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Our Threatened Freedom

What Kind Of Advice Do You Want? (03:59)

R.J. Rushdoony

Transcript:

R.J. Rushdoony: 00:00 What kind of advice do you want? This is R.J. Rushdoony with Report on our Threatened Freedom. Do people really want advice when they ask for it? George Washington always refused to give advice because he thought too commonly that people only wanted that counsel which would confirm their desires. Was he right?

R.J. Rushdoony: 00:26 When World War 2 ended, the United States asked the German generals for their advice. Had the World War 2 unified military command worked better than the previous divided command? Would it be wise in other words to drop the separate departments of the navy and the army for a singe command? All of the German generals regarded the unified command as a disaster and said so except for one. that man, General Hans [inaudible 00:00:58] for his own reasons and partly his anti-Americanism, favored the single command for us. We adopted a unified command. The reason of course was this was what we had wanted all along, all we wanted was an iota of confirmation.

R.J. Rushdoony: 01:18 Beside another example, a man sought advice from several friends. All gave him good advice save one. He followed the advice of the one man and the results were predictably bad, and he was soon in a mess. Quite illogically, he blamed the man whose advice he had followed. Now two things were very clear, first he had done what he had planned to do from the beginning, some of his friends tried to talk him out of it but he persisted until he found one friend who agreed with him. Second, he had obviously wanted someone to agree with him, to give him the advice he wanted in order to have someone to blame.

R.J. Rushdoony: 02:02 In other words, people usually follow the advice they want, not the advice they need. We do this as individuals and we do it as a nation. Politicians regularly tell us the people must be heard, but they follow after strange counsels. Advice seeking can be a threat to freedom if in seeking advice, we merely want confirmation of our opinions, and someone to use as a scapegoat if our way proves to be a disaster. Advice seeking then ceases to be a search for wisdom and counsel but rather as an attempt to line up someone to take the blame. It is an exercise in irresponsibility rather than a course of wisdom. Free men want to grow an understanding and they take responsibility for their actions.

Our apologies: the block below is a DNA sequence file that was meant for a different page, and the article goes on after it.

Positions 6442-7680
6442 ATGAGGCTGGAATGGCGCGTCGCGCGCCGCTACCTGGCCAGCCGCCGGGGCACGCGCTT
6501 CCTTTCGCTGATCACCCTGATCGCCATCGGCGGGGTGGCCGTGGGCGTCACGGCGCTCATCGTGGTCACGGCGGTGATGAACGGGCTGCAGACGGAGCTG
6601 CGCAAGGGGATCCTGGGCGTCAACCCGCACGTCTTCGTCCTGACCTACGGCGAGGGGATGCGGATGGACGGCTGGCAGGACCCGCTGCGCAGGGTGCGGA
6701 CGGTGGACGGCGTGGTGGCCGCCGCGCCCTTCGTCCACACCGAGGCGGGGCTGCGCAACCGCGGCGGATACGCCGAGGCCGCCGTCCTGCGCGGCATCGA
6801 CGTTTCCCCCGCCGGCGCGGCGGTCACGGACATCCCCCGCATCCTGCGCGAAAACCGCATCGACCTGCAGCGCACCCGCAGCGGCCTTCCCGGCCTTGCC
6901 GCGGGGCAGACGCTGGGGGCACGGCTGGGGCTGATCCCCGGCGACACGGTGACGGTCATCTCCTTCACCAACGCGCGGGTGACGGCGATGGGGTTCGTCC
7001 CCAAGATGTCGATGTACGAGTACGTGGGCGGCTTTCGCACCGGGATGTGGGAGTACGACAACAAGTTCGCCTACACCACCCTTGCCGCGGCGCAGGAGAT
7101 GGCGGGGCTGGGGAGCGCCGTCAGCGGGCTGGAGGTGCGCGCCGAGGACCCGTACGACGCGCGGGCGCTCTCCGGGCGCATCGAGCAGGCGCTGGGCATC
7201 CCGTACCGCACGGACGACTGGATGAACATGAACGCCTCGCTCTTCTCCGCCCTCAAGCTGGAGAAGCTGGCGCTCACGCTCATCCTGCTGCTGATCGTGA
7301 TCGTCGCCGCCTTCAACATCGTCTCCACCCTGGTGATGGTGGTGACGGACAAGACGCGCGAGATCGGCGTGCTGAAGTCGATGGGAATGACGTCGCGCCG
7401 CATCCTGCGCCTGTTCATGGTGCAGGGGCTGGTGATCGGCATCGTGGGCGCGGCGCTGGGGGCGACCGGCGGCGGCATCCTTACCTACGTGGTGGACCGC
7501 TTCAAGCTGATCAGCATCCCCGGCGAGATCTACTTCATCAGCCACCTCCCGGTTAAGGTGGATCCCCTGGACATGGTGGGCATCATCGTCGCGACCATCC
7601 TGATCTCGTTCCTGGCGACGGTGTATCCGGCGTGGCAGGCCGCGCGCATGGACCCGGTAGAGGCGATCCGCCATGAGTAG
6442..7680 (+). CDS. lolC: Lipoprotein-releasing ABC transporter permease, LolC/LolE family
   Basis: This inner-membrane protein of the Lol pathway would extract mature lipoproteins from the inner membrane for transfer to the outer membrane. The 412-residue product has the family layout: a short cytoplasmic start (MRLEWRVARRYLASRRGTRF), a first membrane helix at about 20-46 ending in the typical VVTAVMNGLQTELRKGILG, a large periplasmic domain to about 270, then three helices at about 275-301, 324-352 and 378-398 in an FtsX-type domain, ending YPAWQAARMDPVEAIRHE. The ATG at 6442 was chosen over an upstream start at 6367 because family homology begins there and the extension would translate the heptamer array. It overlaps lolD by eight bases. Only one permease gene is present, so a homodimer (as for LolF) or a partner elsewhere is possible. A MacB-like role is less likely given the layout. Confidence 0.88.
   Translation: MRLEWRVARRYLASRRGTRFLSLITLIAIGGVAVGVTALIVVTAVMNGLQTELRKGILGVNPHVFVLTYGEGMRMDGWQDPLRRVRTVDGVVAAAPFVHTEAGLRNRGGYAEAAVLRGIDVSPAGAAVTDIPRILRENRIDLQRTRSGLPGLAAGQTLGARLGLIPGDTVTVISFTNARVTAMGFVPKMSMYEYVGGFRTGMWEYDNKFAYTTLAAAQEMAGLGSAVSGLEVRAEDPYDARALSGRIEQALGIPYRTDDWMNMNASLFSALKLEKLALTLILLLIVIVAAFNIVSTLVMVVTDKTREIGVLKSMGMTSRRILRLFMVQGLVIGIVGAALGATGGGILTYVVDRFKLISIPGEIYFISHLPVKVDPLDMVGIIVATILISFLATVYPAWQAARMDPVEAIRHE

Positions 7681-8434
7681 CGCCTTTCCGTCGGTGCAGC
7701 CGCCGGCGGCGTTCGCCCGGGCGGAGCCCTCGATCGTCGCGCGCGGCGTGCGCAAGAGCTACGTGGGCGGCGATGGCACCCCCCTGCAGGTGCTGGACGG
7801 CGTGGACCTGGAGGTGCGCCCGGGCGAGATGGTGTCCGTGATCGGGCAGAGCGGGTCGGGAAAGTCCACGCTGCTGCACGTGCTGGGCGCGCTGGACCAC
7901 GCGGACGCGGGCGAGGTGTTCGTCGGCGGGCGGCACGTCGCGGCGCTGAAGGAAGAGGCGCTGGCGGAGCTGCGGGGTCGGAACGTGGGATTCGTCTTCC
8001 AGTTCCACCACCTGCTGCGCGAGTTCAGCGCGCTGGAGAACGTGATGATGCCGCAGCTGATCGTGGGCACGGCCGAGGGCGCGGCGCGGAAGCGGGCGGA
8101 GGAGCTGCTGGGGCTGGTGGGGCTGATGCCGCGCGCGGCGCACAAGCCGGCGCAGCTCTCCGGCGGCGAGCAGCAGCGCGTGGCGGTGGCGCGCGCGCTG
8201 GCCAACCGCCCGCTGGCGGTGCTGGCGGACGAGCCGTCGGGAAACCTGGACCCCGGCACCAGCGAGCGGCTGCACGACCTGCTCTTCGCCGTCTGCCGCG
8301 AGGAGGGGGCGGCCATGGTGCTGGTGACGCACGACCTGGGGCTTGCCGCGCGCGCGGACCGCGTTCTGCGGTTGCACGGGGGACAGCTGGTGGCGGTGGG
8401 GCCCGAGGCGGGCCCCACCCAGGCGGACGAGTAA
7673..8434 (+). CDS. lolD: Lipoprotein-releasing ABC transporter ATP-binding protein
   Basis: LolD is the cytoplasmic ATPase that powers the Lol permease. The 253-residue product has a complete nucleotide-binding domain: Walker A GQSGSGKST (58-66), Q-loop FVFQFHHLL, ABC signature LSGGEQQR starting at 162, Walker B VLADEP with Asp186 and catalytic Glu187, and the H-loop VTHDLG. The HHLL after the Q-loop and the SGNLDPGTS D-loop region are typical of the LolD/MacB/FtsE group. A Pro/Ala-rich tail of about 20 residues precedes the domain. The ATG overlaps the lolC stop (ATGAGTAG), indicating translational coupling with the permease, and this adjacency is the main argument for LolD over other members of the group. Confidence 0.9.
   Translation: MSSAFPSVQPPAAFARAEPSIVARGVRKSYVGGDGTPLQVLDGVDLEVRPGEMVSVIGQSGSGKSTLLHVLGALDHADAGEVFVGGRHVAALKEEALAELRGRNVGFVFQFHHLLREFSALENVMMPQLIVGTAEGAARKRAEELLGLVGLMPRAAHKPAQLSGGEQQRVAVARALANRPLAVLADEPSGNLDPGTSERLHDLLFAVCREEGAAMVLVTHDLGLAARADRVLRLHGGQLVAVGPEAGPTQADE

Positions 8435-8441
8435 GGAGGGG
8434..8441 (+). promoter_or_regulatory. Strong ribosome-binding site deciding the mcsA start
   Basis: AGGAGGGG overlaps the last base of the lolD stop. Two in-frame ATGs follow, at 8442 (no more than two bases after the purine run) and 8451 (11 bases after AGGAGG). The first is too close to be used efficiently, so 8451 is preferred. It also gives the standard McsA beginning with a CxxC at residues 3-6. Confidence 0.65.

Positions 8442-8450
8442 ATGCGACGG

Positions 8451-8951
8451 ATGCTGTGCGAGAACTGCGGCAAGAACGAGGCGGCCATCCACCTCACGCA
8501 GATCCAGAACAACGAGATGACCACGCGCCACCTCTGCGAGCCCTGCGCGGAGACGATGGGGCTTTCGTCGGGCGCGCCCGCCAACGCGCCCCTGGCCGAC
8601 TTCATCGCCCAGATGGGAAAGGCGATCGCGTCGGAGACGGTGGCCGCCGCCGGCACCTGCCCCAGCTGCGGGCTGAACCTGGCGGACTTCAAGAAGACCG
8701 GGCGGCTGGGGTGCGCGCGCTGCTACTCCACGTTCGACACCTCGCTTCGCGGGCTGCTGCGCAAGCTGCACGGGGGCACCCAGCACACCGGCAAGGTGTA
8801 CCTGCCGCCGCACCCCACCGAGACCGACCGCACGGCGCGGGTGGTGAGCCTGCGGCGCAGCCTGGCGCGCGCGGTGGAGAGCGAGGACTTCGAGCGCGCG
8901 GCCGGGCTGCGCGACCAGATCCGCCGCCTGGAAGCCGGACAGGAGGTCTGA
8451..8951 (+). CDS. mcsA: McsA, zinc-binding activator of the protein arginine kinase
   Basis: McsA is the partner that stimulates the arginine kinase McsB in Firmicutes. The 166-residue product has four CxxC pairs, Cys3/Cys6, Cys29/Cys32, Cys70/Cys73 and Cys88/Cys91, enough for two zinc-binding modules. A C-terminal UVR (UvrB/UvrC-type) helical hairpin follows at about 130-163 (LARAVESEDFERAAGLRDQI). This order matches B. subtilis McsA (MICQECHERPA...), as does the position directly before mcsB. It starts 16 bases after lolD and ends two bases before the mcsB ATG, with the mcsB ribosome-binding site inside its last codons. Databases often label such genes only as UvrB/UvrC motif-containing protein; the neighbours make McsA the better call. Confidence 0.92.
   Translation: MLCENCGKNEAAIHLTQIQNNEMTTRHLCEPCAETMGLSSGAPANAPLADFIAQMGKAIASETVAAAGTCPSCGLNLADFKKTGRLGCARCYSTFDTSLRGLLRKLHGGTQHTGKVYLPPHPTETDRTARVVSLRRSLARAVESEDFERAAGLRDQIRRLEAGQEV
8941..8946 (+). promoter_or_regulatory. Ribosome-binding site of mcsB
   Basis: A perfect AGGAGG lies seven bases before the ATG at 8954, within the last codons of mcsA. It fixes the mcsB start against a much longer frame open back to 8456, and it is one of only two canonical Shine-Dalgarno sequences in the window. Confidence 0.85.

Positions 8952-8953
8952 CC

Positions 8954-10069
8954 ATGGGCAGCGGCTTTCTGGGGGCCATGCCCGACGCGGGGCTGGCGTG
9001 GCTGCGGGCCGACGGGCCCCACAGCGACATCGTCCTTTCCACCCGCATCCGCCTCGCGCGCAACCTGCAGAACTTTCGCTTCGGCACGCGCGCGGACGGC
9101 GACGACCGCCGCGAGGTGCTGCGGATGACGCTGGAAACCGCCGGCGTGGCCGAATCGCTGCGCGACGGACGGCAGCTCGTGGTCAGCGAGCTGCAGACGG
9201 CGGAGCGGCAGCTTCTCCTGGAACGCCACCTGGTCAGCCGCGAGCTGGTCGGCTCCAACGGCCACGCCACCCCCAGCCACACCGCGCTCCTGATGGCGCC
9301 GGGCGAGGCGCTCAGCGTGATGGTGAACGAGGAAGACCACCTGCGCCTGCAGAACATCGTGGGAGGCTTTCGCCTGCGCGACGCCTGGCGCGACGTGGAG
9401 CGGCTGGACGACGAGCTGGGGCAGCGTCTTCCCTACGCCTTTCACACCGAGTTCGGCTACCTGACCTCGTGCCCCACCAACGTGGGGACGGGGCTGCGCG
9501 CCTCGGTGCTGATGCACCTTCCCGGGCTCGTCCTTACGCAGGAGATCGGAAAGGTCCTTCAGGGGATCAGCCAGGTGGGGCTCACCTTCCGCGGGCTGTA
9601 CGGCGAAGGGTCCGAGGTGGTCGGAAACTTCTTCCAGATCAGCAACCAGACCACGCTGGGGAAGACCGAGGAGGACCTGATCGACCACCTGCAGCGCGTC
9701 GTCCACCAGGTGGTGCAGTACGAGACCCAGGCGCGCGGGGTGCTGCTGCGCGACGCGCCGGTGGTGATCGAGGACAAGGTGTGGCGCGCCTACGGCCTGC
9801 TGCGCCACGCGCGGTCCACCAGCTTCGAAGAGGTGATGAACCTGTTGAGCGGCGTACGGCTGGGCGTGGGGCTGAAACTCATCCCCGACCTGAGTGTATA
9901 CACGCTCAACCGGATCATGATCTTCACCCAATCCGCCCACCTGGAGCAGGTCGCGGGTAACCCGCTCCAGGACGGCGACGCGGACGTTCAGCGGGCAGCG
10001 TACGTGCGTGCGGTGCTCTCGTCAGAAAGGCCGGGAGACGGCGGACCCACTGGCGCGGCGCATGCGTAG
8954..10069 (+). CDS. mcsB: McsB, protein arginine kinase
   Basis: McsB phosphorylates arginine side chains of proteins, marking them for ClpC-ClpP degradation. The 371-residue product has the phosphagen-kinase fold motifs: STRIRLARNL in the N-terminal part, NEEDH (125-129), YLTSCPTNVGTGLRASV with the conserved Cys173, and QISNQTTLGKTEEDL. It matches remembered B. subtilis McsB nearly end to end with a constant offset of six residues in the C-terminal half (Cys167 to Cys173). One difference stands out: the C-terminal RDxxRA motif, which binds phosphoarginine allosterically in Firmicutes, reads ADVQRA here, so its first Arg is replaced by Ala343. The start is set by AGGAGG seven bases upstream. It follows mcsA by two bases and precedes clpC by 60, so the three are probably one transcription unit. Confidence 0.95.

R.J. Rushdoony: 03:01 Just a few weeks ago a broker friend told me of a bad experience with a client. He had called to ask that certain stocks be sold immediately, sold as soon as he hung up. The broker strongly advised against this, stating that the stock would soon rise sharply because of certain developments. The man refused. The holdings were sold at 9.30am and they rose dramatically at 1pm and after. The man called back to blame his broker for selling as directed. Long ago Solomon told us that a fool loves his folly and goes back to it like a dog that returns to his vomit. Fools are the enemies of freedom because they love foolishness and reject wisdom.

R.J. Rushdoony: 03:54 This has been R.J. Rushdoony with a Report on our Threatened Freedom.

Rev. R.J. Rushdoony (1916–2001), was a leading theologian, church/state expert, and author of numerous works on the application of Biblical law to society. He started the Chalcedon Foundation in 1965.  His Institutes of Biblical Law (1973) began the contemporary theonomy movement which posits the validity of Biblical law as God’s standard of obedience for all. He therefore saw God’s law as the basis of the modern Christian response to the cultural decline, one he attributed to the church’s false view of God’s law being opposed to His grace. This broad Christian response he described as “Christian Reconstruction.”  He is credited with igniting the modern Christian school and homeschooling movements in the mid to late 20th century. He also traveled extensively lecturing and serving as an expert witness in numerous court cases regarding religious liberty. Many ministry and educational efforts that continue today, took their philosophical and Biblical roots from his lectures and books.

Learn more about R.J. Rushdoony by visiting: https://chalcedon.edu/founder